This fall, we’re using the CNDLS blog to highlight the Teaching Commons, a compilation of resources and case studies designed to help faculty revitalize their courses and gain insights into practical issues in pedagogy at Georgetown. As a living resource, the site continually evolves to encompass new scholarship in teaching and learning, as well as technological innovations that are changing and enhancing the current teaching landscape. To help you explore all that the Commons has to offer, we’re showcasing tools and other information on a semi-weekly basis, guiding you through the semester in real time. Missed the other posts? Check out our takes on crafting a syllabus, starting the semester, leading discussions, evaluating learning, designing assignments, and active learning.
What’s the equivalent of getting a cup of coffee with a fellow teacher and picking their brain about pedagogical practice, but without ever leaving your desk? Our hope is you think of the Teaching Commons!
What we imagine you’d think of had the question ended with “… but you’re a cat.”
At CNDLS, we see the Teaching Commons as, in part, a virtual meeting place, a space where teachers can share their experiences—the good, the bad, and the complicated—with their peers, whether they’re in the same department or on a separate campus. With that in mind, we’re trying to bring a multiplicity of voices to the conversation, and we’ve got some fresh (yet seasoned) perspectives for you to check out.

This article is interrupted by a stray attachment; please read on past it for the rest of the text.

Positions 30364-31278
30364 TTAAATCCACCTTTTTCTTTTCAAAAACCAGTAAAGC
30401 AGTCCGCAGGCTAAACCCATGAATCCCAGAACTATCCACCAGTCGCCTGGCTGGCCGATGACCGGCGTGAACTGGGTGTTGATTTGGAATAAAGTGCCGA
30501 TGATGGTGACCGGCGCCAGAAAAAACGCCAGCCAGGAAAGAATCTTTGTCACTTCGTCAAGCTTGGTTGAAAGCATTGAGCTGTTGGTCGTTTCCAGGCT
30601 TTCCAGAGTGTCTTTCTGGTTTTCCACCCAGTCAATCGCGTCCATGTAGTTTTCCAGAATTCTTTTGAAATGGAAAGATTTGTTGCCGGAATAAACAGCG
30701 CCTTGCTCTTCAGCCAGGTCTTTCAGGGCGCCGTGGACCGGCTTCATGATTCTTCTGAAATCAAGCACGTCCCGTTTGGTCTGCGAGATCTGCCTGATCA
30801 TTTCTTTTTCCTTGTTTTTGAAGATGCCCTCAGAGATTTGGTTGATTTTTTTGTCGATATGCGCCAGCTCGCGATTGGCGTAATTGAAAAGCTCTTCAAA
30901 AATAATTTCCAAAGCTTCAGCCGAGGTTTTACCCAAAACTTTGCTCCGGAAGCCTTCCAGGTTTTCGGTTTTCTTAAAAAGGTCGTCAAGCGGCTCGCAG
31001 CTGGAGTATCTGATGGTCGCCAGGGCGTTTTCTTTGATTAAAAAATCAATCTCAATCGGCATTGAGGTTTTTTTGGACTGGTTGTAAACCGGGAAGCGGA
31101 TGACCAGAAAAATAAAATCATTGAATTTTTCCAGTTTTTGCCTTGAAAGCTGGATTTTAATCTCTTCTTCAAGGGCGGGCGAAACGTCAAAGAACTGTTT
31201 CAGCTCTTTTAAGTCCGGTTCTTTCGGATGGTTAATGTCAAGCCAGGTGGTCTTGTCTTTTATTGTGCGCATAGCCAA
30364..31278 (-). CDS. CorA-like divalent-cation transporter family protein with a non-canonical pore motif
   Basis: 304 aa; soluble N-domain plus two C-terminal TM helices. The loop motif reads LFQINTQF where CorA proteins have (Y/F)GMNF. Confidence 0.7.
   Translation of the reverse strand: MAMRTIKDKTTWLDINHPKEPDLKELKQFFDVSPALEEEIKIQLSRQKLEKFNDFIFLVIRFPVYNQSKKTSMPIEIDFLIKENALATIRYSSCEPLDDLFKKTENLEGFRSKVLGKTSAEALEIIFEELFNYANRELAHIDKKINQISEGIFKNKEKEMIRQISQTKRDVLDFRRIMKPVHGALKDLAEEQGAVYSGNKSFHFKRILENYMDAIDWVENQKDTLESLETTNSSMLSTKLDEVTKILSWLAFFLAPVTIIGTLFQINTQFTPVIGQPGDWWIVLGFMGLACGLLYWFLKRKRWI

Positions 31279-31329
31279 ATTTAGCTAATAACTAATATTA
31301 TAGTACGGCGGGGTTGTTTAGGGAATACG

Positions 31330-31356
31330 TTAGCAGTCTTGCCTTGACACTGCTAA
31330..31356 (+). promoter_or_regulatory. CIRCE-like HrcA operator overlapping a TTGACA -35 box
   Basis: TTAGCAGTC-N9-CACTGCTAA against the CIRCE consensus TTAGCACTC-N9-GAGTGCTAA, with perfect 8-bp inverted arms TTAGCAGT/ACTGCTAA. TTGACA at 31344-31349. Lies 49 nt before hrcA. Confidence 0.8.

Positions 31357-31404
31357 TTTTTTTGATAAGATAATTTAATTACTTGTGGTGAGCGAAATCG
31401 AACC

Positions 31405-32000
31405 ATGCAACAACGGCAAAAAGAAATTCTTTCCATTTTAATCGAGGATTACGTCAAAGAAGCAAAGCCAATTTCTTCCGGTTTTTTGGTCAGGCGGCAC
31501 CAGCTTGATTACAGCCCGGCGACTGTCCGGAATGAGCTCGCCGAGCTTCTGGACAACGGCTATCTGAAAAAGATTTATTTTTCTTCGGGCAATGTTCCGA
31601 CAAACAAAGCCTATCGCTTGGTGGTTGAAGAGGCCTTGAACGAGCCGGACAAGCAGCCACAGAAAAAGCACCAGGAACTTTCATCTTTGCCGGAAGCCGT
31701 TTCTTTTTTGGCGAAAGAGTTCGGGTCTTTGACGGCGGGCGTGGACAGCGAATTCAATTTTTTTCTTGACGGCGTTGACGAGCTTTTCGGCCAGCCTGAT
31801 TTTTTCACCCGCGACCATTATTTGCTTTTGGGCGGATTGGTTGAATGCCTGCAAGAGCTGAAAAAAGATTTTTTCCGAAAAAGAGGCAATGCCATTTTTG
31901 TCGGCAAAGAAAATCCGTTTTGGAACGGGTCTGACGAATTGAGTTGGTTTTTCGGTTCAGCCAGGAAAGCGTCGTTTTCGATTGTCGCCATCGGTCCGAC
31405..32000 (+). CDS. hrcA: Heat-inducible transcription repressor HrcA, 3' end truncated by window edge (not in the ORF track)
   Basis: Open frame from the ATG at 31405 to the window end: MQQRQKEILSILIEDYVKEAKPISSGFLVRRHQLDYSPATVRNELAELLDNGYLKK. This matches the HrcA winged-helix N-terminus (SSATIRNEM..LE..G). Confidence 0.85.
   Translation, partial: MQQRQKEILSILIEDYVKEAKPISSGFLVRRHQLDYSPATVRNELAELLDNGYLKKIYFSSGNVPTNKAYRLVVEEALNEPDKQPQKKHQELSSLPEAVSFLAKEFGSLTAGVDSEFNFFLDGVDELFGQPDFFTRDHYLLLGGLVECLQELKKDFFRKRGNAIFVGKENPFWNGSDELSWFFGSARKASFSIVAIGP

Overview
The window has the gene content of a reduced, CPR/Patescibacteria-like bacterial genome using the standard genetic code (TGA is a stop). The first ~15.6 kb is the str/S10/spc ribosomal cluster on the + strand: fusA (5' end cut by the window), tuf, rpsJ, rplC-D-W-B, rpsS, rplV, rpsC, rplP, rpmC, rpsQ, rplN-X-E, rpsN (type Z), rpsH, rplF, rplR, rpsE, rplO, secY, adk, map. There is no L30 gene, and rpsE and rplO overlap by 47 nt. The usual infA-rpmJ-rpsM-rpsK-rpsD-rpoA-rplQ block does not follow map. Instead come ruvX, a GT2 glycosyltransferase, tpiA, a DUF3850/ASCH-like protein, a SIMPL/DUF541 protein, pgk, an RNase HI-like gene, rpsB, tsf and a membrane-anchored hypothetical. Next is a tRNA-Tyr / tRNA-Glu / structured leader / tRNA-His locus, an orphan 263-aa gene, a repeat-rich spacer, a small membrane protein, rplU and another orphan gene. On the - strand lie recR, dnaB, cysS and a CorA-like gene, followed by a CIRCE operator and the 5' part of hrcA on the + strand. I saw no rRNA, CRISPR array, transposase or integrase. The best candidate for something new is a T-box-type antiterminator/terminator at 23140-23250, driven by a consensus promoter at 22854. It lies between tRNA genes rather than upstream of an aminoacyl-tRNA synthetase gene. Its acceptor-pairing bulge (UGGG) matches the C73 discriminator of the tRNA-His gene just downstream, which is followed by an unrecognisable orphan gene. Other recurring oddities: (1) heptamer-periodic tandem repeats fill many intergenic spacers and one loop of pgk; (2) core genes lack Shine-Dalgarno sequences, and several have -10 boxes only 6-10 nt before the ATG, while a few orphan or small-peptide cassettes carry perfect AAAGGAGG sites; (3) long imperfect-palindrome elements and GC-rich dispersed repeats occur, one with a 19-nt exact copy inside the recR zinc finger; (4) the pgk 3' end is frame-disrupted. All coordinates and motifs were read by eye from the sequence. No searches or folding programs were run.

In a variety of new videos, you can hear from Georgetown professors Betsy Sigman (Business) and Marcia Chatelain (History) on building great syllabi; Heidi Elmendorf (Biology) on working with teaching assistants; Jason Tilan (Nursing) and Nora Gordon (Public Policy) on finding productive ways to integrate technologies into your courses; Josiah Osgood (Classics), Deb Sivigny (Performing Arts), and Gordon on fostering vibrant class discussions; and Chatelain on balancing emotionally challenging material in the classroom.
We’re also interested in your thoughts. At the bottom of Teaching with Technologies and Difficult Discussions, you’ll find links where you can submit your own experiences and ideas, and we hope you will. Likewise, if there’s something you’d like to see on the Teaching Commons that isn’t there yet, feel free to reach out to us at email@example.com—we’re here to help support faculty as they lead the charge of teaching and learning on the Hilltop, but we’re also here to listen!